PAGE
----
Oh, holy mother of rock, Black Mountain slays. F*ckin’ A, do they slay. The guitars on “Tyrants” and “Bright Lights” are some of the biggest and baddest around. Yet, their ability to ROCK (all caps for emphasis) is not what makes In the Future one of the essential Rock ‘N’ Roll albums of this decade. Neither is it the voice of Amber Webber. As a foil to guitarist/vocalist Stephen McBean, and sometimes lead, her haunting, ethereal calls are wicked enough to wake the dead, but they’re not responsible for making this album a classic. No, it’s their patience. Yes, you read that right, it’s their patience. Although they trade in the music of the devil, they are blessed with the patience of saints, never rushing themselves to the big pay off. Amid all of the Pink Floyd keyboard salutes, and all of the gigantic guitar explosions, they retain a keen sense of balance, knowing when to keep a groove breathing barely above the murky, mucky muck and when to hit the pedals and rattle the room with a sinister storm of sound. Blazing, then teasing. Building tension, only to let it dissipate. Lulling the listener to comfort, then abruptly unleashing a furious, evil spell. You can see the dark clouds gathering over the horizon. You can feel the bad vibes in the air. Bad sh*t’s comin’, and you don’t know when it’s gonna hit.
After Black Mountain opens In the Future with the propulsive, dirty blues of “Stormy High,” you’re primed for more foot stomping, head banging, fist pumping action, and then, they bring you down with the slow, dusted rhythms of “Angels.” The epic, eight-minute “Tyrants” begins with a flurry of thick, hazy guitar, then it recedes. “Wucan” builds a hypnotic loop out of slinky keyboards and a smooth, simple bass line. You can feel the pressure mounting as Webber and McBean take turns delivering woozy, drugged out warnings, but the impending guitar apocalypse never comes. Consequently, it’s this careful control of dynamics, as Black Mountain mix the massive with the minimal, and alternate heavy, stoner rock with Rolling Stones style country, that makes the big moments, like the triumphant, shredding return of the six string during the climax of “Tyrants” sound so large and impressive.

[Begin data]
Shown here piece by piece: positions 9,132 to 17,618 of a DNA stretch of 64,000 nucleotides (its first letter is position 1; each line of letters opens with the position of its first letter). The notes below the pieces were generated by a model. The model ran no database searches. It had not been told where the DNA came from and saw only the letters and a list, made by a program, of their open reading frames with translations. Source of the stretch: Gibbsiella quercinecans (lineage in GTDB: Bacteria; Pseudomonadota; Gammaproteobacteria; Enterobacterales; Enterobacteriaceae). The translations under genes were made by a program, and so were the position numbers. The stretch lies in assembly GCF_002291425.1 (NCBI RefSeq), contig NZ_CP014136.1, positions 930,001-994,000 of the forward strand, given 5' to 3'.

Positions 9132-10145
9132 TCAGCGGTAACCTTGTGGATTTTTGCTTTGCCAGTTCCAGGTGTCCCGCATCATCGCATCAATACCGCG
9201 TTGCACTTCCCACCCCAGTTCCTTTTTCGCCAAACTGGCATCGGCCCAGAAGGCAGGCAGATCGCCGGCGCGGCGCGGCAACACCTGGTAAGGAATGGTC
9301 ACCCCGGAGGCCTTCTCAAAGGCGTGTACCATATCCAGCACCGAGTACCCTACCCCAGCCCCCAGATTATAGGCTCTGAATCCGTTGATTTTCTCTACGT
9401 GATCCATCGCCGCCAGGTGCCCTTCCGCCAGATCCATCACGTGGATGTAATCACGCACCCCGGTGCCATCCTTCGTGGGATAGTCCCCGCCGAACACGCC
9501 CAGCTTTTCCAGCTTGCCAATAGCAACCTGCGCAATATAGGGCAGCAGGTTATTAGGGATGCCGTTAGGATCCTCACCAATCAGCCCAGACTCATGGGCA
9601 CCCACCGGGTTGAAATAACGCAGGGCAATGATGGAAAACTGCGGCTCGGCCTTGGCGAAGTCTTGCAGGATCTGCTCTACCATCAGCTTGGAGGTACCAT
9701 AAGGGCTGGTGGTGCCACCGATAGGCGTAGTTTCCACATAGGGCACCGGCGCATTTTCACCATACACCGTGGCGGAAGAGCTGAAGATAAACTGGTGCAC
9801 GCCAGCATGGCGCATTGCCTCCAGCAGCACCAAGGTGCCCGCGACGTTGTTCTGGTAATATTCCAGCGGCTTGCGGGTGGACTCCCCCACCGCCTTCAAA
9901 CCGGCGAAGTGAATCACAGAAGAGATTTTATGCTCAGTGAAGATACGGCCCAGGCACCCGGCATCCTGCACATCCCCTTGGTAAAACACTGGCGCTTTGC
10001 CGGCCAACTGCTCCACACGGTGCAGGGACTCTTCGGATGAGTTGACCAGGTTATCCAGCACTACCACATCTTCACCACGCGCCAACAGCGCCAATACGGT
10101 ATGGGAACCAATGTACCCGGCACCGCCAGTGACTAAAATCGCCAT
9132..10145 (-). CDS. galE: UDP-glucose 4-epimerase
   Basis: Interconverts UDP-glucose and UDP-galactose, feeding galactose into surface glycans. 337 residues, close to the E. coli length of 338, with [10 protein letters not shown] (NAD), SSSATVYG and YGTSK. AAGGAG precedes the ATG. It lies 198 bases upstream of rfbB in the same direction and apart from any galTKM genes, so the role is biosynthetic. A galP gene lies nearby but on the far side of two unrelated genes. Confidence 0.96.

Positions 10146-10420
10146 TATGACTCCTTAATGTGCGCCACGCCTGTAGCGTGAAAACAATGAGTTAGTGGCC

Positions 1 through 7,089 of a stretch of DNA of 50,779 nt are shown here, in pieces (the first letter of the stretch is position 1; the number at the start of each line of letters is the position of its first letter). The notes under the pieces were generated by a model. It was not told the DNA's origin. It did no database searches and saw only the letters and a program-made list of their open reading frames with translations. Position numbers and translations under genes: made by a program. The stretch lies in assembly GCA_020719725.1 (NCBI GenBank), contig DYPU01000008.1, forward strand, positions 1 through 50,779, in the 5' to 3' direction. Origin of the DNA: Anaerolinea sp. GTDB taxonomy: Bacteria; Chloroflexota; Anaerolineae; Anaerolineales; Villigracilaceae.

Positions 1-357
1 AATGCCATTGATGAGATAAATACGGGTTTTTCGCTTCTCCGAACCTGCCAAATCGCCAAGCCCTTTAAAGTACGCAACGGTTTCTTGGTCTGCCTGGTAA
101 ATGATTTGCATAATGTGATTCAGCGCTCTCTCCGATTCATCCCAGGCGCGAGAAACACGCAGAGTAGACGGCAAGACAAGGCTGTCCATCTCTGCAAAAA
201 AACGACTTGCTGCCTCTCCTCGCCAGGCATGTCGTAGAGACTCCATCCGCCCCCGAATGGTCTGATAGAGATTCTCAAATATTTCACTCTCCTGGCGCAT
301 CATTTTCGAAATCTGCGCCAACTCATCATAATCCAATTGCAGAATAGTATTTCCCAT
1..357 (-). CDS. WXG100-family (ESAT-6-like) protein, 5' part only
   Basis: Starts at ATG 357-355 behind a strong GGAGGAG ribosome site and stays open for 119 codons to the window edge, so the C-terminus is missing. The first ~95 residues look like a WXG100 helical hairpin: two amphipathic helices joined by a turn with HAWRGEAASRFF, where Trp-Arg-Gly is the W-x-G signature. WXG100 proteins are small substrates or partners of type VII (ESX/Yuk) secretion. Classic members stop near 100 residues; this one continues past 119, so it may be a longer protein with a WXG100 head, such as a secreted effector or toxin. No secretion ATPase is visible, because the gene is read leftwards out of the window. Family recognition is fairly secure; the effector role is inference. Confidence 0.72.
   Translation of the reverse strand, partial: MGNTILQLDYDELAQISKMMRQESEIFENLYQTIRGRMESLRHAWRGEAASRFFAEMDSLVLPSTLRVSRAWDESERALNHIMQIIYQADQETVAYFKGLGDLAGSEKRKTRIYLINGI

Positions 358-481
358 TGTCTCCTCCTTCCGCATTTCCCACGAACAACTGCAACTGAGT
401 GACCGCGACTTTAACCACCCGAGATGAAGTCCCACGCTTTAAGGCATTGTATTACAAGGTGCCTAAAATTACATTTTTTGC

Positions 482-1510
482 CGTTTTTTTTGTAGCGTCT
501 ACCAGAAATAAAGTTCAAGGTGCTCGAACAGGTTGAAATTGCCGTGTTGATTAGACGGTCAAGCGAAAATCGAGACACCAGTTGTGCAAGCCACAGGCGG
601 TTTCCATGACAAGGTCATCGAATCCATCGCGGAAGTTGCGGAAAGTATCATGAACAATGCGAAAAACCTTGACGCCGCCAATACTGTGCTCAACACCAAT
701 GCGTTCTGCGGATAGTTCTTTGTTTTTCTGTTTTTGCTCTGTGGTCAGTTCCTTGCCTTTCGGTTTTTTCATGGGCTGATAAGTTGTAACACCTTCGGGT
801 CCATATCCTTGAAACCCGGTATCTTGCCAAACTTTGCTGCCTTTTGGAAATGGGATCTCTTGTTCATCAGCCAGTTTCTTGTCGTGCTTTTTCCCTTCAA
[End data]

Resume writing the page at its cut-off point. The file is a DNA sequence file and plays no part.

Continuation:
Ultimately, the more epic than epic, 16-and-a-half minute “Bright Lights” is the number where In the Future makes its rightful claim for transcendency. Seemingly possessed, McBean and Webber repeat their pleas of “Bright lights, bright lights, bright lights,” against a backdrop of ominously, thumping percussion, and acid washed keyboards. Are they praying for their own salvation, or are they welcoming a nuclear holocaust and the end of humanity? After a rapturous display of guitar grandeur, the lights recede to reveal a scorched, barren landscape populated by wandering souls and soundtracked by four minutes of eerie keyboard explorations. At this point, you’ll either be convinced that In the Future is the best rock album you’ve heard in years, or you’ll be repulsed by the re-emergence of indulgence that punk was supposed to have killed 30 years ago. And there’s still five minutes left in the song.
Needless to say, “Bright Lights” and In the Future is the stuff of legends and not some bad classic rock nightmare plaguing your psyche. Very few bands could pull this off, and if they dared to try, the progressive rock theatrics Black Mountain seamlessly weave would sound clumsy, wanky, dated, or worse. And Black Mountain not only pull it off, but they do it without sounding like Pink Floyd or Led Zeppelin or Wolfmother trying to sound like Led Zeppelin. Through it all, they sound like Black Mountain. Maybe, there’s only one modern band who could make an album this grand. Black Mountain.
In the Future by Black Mountain: 11 out of 10 on The Rockometer.